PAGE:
Increased risk of colorectal cancer due to interactions between meat consumption and the cd36 gene a52c polymorphism among japanese.
Sommaire de l'article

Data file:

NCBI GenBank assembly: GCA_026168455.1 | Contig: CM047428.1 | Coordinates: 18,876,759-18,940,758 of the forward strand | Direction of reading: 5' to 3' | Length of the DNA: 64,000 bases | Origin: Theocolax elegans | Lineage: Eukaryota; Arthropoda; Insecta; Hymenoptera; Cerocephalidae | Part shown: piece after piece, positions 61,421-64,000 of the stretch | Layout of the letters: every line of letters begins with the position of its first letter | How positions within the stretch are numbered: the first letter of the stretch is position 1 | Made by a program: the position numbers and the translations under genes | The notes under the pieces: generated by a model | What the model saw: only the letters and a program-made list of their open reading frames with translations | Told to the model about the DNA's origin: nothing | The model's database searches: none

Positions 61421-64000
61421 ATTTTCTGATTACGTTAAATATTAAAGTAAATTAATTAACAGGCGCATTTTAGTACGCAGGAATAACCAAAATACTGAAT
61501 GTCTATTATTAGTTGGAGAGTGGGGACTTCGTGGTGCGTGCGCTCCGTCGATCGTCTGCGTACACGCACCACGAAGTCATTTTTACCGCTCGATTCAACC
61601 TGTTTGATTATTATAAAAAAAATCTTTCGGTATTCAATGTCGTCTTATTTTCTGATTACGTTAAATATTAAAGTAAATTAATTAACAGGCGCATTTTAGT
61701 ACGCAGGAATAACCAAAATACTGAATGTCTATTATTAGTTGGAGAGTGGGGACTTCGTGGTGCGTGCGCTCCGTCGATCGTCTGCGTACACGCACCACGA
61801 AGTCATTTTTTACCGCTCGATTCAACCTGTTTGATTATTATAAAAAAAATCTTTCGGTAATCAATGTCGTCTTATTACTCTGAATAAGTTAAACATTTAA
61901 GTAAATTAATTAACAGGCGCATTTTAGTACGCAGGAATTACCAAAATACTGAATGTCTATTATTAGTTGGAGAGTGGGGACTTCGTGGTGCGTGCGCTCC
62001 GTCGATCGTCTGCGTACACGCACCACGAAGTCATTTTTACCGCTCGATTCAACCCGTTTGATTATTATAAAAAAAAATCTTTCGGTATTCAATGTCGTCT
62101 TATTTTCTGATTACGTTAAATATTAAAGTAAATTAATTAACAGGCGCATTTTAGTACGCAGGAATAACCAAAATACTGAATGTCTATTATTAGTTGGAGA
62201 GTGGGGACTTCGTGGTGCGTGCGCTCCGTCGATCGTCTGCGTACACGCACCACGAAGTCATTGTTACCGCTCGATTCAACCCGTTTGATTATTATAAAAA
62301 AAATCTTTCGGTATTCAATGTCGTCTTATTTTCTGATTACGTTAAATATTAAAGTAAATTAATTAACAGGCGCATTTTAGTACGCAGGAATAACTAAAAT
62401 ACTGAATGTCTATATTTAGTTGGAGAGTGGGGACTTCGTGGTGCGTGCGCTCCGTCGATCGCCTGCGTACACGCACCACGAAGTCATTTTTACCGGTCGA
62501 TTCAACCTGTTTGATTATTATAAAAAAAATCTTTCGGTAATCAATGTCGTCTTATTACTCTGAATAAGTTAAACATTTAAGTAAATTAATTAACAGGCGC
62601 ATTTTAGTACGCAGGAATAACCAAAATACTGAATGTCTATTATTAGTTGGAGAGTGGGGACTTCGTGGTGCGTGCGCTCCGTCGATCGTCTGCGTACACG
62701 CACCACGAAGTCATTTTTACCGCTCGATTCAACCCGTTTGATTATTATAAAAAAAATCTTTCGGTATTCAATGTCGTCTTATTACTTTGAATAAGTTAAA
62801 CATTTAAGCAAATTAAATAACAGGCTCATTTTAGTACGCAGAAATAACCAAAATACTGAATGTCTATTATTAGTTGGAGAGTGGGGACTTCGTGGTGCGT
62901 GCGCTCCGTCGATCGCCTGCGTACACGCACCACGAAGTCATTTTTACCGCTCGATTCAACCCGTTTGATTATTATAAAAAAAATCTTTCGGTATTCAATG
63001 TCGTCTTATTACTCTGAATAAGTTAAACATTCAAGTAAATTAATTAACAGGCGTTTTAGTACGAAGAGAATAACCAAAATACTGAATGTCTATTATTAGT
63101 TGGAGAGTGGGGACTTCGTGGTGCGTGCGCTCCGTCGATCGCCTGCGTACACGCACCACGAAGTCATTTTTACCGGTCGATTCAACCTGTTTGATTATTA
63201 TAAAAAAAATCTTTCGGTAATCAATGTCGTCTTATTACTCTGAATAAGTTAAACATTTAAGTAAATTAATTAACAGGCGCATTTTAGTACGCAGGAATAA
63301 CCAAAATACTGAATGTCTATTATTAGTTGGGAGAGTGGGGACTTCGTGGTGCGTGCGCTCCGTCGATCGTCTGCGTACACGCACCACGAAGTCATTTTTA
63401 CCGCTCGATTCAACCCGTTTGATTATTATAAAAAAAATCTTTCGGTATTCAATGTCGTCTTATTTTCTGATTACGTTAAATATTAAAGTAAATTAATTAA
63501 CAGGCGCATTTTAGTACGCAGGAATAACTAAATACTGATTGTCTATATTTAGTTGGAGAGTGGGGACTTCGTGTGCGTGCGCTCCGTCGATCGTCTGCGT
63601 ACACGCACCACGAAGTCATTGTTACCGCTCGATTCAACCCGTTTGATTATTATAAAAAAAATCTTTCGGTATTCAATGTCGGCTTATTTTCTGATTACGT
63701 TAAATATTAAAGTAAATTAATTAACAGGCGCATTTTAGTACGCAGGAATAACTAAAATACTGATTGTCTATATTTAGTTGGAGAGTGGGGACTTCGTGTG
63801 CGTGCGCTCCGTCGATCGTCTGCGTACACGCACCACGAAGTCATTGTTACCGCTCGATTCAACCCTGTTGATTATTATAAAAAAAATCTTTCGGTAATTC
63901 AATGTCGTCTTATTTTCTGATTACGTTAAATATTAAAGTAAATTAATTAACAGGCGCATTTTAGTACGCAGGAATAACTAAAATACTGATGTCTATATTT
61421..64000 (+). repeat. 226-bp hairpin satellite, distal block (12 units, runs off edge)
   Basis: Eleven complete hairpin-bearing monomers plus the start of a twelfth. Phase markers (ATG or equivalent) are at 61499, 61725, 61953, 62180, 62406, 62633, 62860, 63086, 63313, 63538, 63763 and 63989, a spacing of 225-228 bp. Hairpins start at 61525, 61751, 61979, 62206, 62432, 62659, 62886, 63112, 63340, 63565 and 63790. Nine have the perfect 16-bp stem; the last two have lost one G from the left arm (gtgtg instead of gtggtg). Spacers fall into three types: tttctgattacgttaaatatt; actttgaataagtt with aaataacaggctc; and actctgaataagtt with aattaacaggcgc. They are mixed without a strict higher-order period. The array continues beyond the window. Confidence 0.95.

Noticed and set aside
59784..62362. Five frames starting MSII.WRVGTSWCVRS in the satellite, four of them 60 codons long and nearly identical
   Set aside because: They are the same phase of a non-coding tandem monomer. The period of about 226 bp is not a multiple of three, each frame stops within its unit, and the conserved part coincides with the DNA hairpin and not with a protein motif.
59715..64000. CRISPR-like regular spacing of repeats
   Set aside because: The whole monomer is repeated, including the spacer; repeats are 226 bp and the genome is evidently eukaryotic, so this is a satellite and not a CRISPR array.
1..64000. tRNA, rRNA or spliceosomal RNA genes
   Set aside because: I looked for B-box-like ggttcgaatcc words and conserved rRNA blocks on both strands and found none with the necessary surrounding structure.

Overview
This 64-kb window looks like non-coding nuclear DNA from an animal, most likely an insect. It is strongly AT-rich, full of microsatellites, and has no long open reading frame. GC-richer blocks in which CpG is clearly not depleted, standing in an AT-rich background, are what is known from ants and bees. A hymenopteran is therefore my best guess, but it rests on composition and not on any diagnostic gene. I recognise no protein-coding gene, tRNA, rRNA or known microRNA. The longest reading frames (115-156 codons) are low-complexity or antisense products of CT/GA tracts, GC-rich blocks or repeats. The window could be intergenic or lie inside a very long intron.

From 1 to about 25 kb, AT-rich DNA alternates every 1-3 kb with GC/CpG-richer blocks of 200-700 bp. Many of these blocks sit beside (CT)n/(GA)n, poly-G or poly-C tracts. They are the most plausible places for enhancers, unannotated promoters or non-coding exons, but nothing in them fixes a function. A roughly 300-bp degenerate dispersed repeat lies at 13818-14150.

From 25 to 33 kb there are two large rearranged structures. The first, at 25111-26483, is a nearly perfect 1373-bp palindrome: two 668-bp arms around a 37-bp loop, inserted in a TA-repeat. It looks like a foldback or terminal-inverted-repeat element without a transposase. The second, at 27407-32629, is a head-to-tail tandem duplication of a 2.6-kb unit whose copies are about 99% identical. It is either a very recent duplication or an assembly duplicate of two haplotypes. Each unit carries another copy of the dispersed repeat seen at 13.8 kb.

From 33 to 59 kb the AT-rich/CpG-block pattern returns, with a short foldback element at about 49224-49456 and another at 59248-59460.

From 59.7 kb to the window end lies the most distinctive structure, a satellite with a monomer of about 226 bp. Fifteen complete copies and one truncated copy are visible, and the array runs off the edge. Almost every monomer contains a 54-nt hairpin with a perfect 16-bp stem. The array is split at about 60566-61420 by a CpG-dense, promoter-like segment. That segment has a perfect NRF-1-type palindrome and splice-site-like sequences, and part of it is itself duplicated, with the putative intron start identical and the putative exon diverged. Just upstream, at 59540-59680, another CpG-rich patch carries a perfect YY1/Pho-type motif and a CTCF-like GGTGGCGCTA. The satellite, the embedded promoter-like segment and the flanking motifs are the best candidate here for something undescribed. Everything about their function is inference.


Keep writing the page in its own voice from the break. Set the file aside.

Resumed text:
A previous study showed expression of CD36, recently reported to play important roles in metabolism of oxidized low-density lipoprotein and long-chain fatty acids and to be positively correlated with colon cancer prognosis. To examine relationships between colorectal cancer and the CD36 gene A52C polymorphism according to meat consumption as a surrogate for saturated fatty acid intake, we conducted the present hospital-based, case-control study of 128 cases and 238 non-cancer controls. Consumption of meat and vegetables/fruit was divided into three (low, moderate, and high) and two (low and high) groups, respectively. Regarding the risk of colorectal cancer on cross-classifying subjects for the CD36 genotype and meat consumption, the odds ratio (OR) for the C/C genotype with moderate meat consumption relative to the A/A genotype with low meat consumption was 8.30 (95% confidence interval, CI=2.15-32.00). None of individuals with the C/C genotype was in the high meat consumption group. In the low vegetables/fruit consumption group, the OR for the C/C genotype relative to the A/A genotype was 3.03 (95% CI=1.12-7.90). Our findings suggest that interactions between moderate-high meat consumption and the CD36 gene A52C polymorphism may increase the risk of colorectal cancer.